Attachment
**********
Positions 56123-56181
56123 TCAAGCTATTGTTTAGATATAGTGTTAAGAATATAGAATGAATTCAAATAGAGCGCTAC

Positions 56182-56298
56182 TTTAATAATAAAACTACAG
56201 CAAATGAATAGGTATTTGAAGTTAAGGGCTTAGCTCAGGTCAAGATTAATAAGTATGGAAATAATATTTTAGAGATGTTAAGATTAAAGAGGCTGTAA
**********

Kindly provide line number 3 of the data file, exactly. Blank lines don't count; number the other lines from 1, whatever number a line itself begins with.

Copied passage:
Positions 56182-56298